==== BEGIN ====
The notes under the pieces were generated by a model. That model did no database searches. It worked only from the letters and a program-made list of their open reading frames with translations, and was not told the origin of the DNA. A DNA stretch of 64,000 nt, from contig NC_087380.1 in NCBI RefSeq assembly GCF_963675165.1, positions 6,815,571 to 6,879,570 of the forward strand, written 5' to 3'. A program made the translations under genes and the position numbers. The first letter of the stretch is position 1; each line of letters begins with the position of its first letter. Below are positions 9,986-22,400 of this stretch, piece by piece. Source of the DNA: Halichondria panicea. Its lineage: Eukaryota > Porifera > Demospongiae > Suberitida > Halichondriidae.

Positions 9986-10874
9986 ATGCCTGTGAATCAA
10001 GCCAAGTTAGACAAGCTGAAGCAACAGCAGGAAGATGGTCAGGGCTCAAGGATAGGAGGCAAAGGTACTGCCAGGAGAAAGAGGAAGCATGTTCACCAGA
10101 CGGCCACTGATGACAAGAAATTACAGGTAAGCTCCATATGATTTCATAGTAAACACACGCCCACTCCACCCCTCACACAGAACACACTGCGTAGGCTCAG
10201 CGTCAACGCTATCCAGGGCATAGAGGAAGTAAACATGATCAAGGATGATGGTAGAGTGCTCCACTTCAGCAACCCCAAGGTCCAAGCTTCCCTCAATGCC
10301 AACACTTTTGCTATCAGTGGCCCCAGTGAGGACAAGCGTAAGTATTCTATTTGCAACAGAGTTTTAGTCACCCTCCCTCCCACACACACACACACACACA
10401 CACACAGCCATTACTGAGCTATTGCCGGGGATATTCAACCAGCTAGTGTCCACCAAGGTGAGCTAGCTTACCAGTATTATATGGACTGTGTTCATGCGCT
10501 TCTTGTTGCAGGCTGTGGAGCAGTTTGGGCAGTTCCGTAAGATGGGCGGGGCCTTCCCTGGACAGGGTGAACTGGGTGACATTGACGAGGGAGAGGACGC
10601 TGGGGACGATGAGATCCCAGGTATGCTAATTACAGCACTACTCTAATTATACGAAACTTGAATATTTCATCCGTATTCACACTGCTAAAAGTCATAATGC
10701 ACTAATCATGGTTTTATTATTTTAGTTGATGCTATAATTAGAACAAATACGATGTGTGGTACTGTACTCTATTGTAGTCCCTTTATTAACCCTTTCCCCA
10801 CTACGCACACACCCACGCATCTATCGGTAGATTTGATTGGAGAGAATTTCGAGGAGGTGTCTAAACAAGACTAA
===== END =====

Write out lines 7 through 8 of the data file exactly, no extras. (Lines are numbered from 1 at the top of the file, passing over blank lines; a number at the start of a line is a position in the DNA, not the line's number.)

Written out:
10301 AACACTTTTGCTATCAGTGGCCCCAGTGAGGACAAGCGTAAGTATTCTATTTGCAACAGAGTTTTAGTCACCCTCCCTCCCACACACACACACACACACA
10401 CACACAGCCATTACTGAGCTATTGCCGGGGATATTCAACCAGCTAGTGTCCACCAAGGTGAGCTAGCTTACCAGTATTATATGGACTGTGTTCATGCGCT